There are people walking around Washington in the cabinet, in offices all across this administration, and particularly in the Senate and the House. I mean this is exactly what Paul Ryan has talked about in certain ways and hinted at very directly. But when you add this up with the president's performance in Helsinki, where he stood with Putin toe to toe but melted, never went toe to toe, never defended the interests of our country, never held President Putin accountable for what he has been doing, but melted away, saying it was a wonderful idea to have an American ambassador actually traded off to go to Russia and be subjected to interrogation there.

[20:10:09] who then after people got to him and said that's a terrible idea backed off.

But his initial instincts again and again and again in a tweet yesterday, he steps over a line where he publicly chastises the attorney general of the United States for doing his job, for upholding rule of law and suggests that he should have, in fact, been political and not upheld the law for political purposes. This is a serious moment for our country, and I hope that people in the United States Senate and the house will recognize. Leaders all across the world are making judgments about our president and our country, and all kinds of risks as a result of what they're reading about this presidency and the United States. This is dangerous.

COOPER: I have spoken to general Michael Hayden on this program, what he calls the thin veneer of civilization. He talked about Sarajevo being a multicultural society that fell apart very quickly. He is concerned that this is a thin veneer that we have here, that we think the institutions are strong and on bedrock, but things can fall apart very quickly.

Are you scared about the possibility of that, of the future of democracy in America?

KERRY: I believe that our institutions are strong, and I believe very deeply that is required now are not the institutions. We have the institutional structure.

I mean, remember, Anderson, many of us are veterans of the 1968 to 1973 period. I mean, we suffered the assassinations of --


COOPER: You write about this in the book a lot.

KERRY: -- Robert Kennedy, correct. And I talk about this in the book. It's an amazing journey that our country has taken over the last 70-plus years with the end of World War II, and the world we have built around a set of values since that period of time.

But, all of the sudden, that is all being thrown into a mixer. And the test now is for our institutions to stand up. And how do they do that? They do that through the leadership of individual men and women, the people that have been elected to uphold our Constitution and to stand up to defend the United States of America and our institutions.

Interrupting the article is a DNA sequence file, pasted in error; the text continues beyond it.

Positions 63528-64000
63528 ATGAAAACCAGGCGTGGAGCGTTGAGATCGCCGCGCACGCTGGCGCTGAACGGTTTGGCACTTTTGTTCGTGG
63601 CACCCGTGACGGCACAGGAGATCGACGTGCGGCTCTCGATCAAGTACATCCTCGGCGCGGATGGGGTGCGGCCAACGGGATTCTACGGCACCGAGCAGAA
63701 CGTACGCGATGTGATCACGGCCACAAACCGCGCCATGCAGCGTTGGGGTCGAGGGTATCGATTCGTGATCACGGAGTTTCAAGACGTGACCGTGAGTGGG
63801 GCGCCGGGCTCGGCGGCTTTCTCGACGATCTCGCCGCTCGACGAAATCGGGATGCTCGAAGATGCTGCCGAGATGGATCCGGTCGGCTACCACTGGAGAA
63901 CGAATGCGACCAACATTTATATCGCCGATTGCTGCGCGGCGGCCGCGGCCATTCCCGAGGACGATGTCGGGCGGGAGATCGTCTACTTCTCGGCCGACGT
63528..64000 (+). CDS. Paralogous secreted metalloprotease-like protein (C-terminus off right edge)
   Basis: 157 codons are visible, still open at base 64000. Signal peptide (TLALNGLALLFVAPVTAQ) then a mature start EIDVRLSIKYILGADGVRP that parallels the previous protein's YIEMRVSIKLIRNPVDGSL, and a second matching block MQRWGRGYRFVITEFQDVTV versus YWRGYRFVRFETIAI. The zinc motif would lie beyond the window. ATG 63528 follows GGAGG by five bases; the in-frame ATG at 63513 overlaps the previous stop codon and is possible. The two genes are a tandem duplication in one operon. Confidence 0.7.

So, this is a moment where it's a crisis of conscience for people in the United States Senate on the other side of the aisle where they have been willing to be more protective of their chairmanships, of their paper, of their president than they have of the constitution and the institutions themselves.

COOPER: In reading your book, you do. You talk about the lies that were told to the American people throughout the war in Vietnam by politicians, by the military in many cases, you know, the bombings, the assassinations, all the things, the enemies list that we as a country went through. Is the time we're in now more dangerous than that time? Because that --

KERRY: It is more dangerous.

COOPER: That seemed like the country was being torn apart.

KERRY: Yes, it is more dangerous. And the reason is -- there are several reasons there are a number of reasons it is more dangerous. For one thing, today we have a president who clearly is not equipped to do the job. I mean, I'm not going to go into all the details. But everybody in Washington knows this.

COOPER: He is not fit for the job?

KERRY: I don't believe he is, given what we have seen, given the proclivity to tell lies, given the fact that he has still not accepted the truth of what the intelligence community has said about Russia's hacking and involvement. I mean, he mouths the words sometimes but then goes out and reverses it. Given the quixotic, impulsive behavior he engages in, and given the lack of willingness to even make decisions for our people that are based on scientific fact or other facts.